DIY: Dining Room Table Refinish

The table before it was refinished.
The table before it was refinished.

So, this dining room table refinishing project has been years in the making. And by that I mean, it’s been needing to be refinished for years. Poor table. Our family was totally abusing it. The protective finish wore off a few years ago, and stains were settling into the bare wood grain. With lots of messy baby feeding days looming in the not-so-distant future, I finally tackled it this summer.

I’ve painted lots of furniture in the past, but this was my first time refinishing and staining a piece. I’ve been known to bite off way more than I can chew, so I spent lots of time researching exactly what stain and finish I wanted and studying the steps carefully. I learned a lot, and I’m proud of my results. I’ll share my process with you.

The left hand side has been cleaned with the vinegar solution, the right has not. There was such a build-up of oils and newsprint ink.
The left hand side has been cleaned with the vinegar solution, the right has not. There was such a build-up of oils and newsprint ink.

First I cleaned the table with a water and vinegar solution, so as to remove any stuck on goo and help neutralize any grease or oils.  I used about a half cup of white vinegar to a half gallon of warm water. The wood grain was already starting to open at this point, so I didn’t want to completely saturate the table, and used a light touch with the solution.

Next I started sanding. I would recommend using a small belt or power sander, but my workshop is in the basement just underneath my daughter’s nursery. She’s usually asleep when I am working on projects, so a loud sander wasn’t an option for me. Whether you use a palm sander or do it manually, cover up anything nearby that you don’t want to get dusty. Wear safety goggles and some type of protective face mask. If your table still has a good layer of old varnish on it, you’ll probably want to strip it before sanding.

The table after a few sandings.
The table after a few sandings.

With sandpaper, the lower numbers have a coarser grit and as the numbers get higher, the finer the granules are. This table is a soft wood, perhaps fir, so I didn’t want to bite into the wood too deeply with a super coarse sandpaper. I started with 100, stepped up to 150, and then finished with 220, so that the surface was a smooth as possible. Be sure to sand with the grain of the wood, so as not to scratch or damage it.

In between sanding stages, I removed the saw dust with a tack cloth. Be sure to do a very thorough job of it after the final sanding. You don’t want the dust to mar your stain and top coat.

Fill any cracks or holes with a stain-able, sand-able wood filler. Use a plastic spackling knife and follow the directions on the tube. I used Elmer’s Carpenter’s Wood Filler MAX.

An optional next step would have been to apply a wood conditioning product, which helps the stain soak into the wood grain more evenly. In retrospect, I should have done this step, but chose to skip it in the interest of time.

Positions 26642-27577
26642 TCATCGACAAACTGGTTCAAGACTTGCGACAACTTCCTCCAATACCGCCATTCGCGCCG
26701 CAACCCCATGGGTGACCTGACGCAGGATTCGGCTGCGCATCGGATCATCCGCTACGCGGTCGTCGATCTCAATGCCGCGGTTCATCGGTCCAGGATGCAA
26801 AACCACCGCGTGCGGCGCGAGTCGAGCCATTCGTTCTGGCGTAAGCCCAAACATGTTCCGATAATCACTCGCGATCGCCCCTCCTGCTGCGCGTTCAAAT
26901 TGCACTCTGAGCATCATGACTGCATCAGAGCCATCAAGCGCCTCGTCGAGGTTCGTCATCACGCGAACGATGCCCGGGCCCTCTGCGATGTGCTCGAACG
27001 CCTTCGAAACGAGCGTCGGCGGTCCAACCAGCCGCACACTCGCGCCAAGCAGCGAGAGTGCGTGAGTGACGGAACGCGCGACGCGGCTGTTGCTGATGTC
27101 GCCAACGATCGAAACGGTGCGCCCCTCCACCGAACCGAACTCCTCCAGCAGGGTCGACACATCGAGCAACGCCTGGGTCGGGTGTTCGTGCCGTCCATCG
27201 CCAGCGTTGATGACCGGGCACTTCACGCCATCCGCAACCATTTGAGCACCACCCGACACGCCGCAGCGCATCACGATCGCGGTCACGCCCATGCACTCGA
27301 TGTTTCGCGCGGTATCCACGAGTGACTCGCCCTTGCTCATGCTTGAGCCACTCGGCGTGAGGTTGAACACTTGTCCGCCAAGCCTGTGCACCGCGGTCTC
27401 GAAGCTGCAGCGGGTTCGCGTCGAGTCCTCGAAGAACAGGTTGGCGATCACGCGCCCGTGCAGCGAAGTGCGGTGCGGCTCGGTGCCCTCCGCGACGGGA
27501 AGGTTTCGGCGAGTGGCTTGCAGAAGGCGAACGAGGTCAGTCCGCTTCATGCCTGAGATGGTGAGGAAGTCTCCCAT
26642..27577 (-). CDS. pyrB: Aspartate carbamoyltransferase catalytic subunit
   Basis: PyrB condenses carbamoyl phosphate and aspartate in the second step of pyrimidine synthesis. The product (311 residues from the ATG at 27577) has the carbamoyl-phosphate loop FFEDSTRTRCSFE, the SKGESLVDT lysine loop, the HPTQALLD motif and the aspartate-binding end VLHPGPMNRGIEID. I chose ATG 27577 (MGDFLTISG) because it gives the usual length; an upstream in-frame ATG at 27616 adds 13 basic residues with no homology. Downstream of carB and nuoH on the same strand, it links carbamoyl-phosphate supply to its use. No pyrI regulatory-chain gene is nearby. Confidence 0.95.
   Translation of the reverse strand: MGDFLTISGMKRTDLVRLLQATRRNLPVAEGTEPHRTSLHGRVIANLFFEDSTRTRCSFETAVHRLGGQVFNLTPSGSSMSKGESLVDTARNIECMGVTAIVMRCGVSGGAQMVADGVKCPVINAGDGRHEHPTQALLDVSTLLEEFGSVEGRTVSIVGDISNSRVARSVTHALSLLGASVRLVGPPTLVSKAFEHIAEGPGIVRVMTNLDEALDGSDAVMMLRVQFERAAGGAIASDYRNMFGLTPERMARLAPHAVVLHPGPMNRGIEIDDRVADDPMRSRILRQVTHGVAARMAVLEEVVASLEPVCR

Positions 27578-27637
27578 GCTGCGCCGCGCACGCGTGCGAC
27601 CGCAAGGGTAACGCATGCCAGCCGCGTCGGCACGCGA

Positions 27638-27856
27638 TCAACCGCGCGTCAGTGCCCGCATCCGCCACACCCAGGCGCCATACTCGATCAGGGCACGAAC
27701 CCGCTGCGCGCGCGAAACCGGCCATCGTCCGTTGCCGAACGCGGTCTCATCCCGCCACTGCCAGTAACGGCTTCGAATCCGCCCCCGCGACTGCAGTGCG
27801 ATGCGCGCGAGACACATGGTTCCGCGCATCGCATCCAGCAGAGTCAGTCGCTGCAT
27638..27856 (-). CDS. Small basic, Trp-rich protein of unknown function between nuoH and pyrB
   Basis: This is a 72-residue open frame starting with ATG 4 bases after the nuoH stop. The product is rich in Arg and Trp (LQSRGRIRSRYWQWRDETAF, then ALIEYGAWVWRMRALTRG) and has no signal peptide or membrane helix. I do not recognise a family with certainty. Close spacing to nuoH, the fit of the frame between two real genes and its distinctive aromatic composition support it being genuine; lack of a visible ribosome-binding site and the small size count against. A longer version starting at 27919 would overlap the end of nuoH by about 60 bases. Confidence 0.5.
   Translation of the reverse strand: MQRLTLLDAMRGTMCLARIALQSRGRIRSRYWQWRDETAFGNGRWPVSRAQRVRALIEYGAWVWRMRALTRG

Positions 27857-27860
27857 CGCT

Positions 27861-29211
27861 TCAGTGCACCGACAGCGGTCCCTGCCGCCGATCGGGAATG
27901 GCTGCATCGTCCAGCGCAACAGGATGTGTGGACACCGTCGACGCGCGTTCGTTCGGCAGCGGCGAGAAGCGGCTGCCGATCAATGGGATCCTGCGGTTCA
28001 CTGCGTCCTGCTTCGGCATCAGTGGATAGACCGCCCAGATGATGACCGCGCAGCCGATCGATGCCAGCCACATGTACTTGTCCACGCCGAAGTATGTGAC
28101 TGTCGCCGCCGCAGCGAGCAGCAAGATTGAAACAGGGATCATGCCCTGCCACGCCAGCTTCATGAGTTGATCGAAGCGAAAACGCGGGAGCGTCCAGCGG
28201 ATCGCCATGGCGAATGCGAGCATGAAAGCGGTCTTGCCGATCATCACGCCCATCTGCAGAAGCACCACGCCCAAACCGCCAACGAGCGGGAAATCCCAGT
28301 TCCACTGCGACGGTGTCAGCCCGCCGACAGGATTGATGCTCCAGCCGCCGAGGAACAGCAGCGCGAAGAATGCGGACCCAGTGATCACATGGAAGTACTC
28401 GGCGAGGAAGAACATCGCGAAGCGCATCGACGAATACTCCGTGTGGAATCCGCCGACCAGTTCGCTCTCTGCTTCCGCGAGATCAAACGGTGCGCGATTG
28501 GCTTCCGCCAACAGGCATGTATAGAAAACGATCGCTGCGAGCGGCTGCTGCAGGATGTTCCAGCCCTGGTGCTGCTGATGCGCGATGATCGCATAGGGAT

The products I used for my refinishing project.
The products I used for my refinishing project.

I wanted my table to end up with a slightly white-washed look. I chose Minwax Wood Finish in Pickled Oak. (FYI, don’t bother looking for this color at Home Depot, just stop by Ace Hardware in Bremerton.) I applied the stain, going with the wood grain, with a synthetic brush and let the first coat sit for 15 minutes for maximum absorption. I removed any excess stain with a soft, dry rag. After letting it dry for five hours, I repeated this process one more time. Make sure to have proper ventilation in your work space for this step.

The first application of stain, settling into the wood, before being wiped off.
The first application of stain, settling into the wood, before being wiped off.

For my top coat, I used Minwax Water Based Polycrylic, in a satin finish, for low odor during application and easy clean-up. Wait 24 hours after applying your last coat of stain before  you layer on the top coat. Apply a thin, even coat with a synthetic brush. Don’t over brush. Let it dry for two hours, and lightly sand with a 220 grit sandpaper. Remove all dust. Repeat this process, as many times as you see fit. Since this is our main dining table, and I wanted to ensure extra protection, I did five coats.

The after. The table is stained and sealed, so it can't be damaged by our normal wear and tear.
The after. The table is stained and sealed, so it can’t be damaged by our normal wear and tear.

I’ll admit that this project was very time consuming, and took me the better part of a week, because I needed to care for my children and run a household in between steps. That said, I am so glad I did it, and am very happy with the way it turned out. Our table is now ready to withstand our daily wear and tear for quite a few more years. Next up- refinishing the dining bench to match!

The table looks great now. I'll tell you the tale of the white painted chairs another day...
The table looks great now. I’ll tell you the tale of the white painted chairs another day…
The bench is next!
The bench is next!

If it’s time to refinish your dining table, you might just be able to squeeze it in before you host Thanksgiving!

6 thoughts on “DIY: Dining Room Table Refinish

  1. The old family dining table looks fabulous, thanks to your research and hard work! Congratulations. I know it will serve you well for many years to come as your children grow up. I look forward to joining you again for wonderful meals, conversation and celebration!

  2. Lovely job, Betsy! I especially appreciated the vinegar solution step. I need to redo our oak floor that also has some damage like your table. Very helpful–thanks for sharing!

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